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Consider a number field $K=\mathbb{Q}[\alpha]$ and we wish to show that some other element $\beta \in K$ belongs to the ring of integers $\mathcal{O}_K$. Is it enough to show that the norm and trace of $\beta$ is an integer? Please explain your answer.

There is a similar unanswered question asked an year ago: Determining whether a given algebraic number is an algebraic integer

Here is an illustration:

$K=\mathbb{Q}[\sqrt[3]{m}]$ such that $m=hk^2$ is cubefree such that $h,k$ are coprime. Show that $\sqrt[3]{h^2k} \in \mathcal{O}_K$.

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    $\begingroup$ No, it is not enough. For example, heuristically speaking, in a number field of degree $3$ containing an element whose minimal polynomial is $x^3-\frac{1}{2}x+1,$ this element has integer trace and norm, but is not an algebraic integer. In addition, the linked question has two answers already, doesn't it? $\endgroup$ – awllower Jul 20 '16 at 13:03
  • $\begingroup$ @awllower Then how can we prove the statements like the one given as illustration? $\endgroup$ – rationalbeing Jul 20 '16 at 13:05
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No, it is not enough. For example, heuristically speaking, in a number field of degree $3$ containing an element whose minimal polynomial is $x^3−\frac{1}{2}x+1,$ this element has integer trace and norm, but is not an algebraic integer.
For the question in the illustration, denote $\alpha=\sqrt[3]m,\ \beta=\sqrt[3]{h^2k}.$ Note that
$$\beta=\frac{\alpha^2}{k}.$$ So $\beta\in\Bbb Q[\alpha].$ Clearly $\beta$ is an algebraic integer, so $\beta\in\mathcal O_K.$

Hope this helps.

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    $\begingroup$ Well, it seems you already got it. Nice! :P $\endgroup$ – awllower Jul 20 '16 at 13:19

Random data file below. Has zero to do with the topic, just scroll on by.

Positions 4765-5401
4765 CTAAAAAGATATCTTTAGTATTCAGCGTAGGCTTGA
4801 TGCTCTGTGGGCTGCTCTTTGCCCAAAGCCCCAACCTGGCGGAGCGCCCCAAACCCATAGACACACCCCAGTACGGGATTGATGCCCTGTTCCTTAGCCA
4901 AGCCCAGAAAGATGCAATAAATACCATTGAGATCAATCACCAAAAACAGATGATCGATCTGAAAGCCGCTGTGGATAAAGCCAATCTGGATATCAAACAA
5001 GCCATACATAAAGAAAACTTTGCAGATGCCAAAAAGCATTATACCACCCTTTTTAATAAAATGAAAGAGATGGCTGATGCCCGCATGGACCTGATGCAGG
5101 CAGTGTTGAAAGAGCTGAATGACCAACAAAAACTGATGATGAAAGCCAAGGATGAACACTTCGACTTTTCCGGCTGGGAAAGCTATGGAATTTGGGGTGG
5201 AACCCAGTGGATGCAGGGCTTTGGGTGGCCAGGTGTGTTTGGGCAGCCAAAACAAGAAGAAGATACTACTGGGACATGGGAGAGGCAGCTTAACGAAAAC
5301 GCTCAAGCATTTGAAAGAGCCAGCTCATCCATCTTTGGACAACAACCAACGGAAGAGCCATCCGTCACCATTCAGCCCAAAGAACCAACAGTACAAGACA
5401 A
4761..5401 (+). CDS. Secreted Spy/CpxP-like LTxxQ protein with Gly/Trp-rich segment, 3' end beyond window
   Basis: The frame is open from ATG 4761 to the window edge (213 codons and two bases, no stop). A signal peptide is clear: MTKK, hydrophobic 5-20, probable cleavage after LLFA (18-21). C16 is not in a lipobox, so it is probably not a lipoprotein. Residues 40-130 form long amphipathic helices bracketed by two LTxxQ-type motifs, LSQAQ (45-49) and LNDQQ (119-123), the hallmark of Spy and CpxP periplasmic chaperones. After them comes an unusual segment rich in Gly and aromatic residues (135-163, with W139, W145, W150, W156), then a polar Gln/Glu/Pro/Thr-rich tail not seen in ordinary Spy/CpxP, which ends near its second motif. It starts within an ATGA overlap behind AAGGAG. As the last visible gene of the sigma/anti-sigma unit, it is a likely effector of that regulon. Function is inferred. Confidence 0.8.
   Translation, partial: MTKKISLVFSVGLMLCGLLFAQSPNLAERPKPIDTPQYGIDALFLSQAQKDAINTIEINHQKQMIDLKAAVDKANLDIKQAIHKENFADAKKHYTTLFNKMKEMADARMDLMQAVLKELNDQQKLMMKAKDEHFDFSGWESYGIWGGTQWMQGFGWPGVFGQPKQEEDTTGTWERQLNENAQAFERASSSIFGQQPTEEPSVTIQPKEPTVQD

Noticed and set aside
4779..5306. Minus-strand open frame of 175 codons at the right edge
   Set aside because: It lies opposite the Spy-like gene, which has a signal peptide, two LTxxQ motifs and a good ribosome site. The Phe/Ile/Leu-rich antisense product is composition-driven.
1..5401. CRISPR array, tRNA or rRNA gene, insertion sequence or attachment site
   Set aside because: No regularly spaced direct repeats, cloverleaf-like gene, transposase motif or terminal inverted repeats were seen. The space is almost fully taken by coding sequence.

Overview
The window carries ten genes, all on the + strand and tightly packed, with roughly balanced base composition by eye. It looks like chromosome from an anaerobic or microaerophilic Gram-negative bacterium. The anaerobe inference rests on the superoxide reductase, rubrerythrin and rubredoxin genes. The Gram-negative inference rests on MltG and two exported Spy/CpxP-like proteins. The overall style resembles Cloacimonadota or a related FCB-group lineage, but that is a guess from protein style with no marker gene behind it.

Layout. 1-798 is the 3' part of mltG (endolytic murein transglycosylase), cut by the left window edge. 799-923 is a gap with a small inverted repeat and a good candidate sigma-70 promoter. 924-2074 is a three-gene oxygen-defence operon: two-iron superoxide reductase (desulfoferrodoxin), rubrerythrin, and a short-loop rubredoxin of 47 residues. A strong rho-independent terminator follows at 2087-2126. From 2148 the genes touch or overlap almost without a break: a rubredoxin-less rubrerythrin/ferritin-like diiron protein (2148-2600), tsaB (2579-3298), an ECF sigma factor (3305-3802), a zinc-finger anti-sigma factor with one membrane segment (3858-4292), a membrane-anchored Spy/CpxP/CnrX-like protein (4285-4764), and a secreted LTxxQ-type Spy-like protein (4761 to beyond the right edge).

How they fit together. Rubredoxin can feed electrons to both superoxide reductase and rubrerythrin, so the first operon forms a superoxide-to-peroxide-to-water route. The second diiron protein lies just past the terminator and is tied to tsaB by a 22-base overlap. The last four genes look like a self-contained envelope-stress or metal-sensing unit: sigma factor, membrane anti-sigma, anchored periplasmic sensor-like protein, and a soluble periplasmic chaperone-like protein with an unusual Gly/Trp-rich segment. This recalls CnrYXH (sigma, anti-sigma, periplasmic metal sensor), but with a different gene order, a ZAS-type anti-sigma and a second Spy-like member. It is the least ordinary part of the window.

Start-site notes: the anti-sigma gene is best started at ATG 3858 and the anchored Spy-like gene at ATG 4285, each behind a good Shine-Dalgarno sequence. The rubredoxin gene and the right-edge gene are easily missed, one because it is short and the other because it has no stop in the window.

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No, the fact that norm and trace of an element belong to $\Bbb Z$ characterizes the elements of the ring of integers only for quadratic extensions.

It is well possible to have an irreducible monic polynomial in $\sum_{k=0}^na_kx^k\in\Bbb Q[X]$ with, say, $a_1\notin\Bbb Z$ but $a_0$ and $a_{n-1}\in\Bbb Z$.

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  • $\begingroup$ Then how will you prove the illustration, for example. $\endgroup$ – rationalbeing Jul 20 '16 at 13:01
  • $\begingroup$ @rationalbeing : Either by showing that it satisfies a monic polynomial with coefficients in $\Bbb Z$, or writing it as a linear combination with coefficients in $\Bbb Z$ of elements clearly in ${\cal O}_K$. $\endgroup$ – Andrea Mori Jul 20 '16 at 13:07
  • $\begingroup$ showing that it's a solution of irreducible monic polynomial will prove that it's an algebraic integer, but how will it imply that it belongs to this ring of integers? $\endgroup$ – rationalbeing Jul 20 '16 at 13:10
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    $\begingroup$ Ok! I got it. I know that given element belongs to the number field and also is an algebraic integer, hence belongs to the ring of integers. $\endgroup$ – rationalbeing Jul 20 '16 at 13:14

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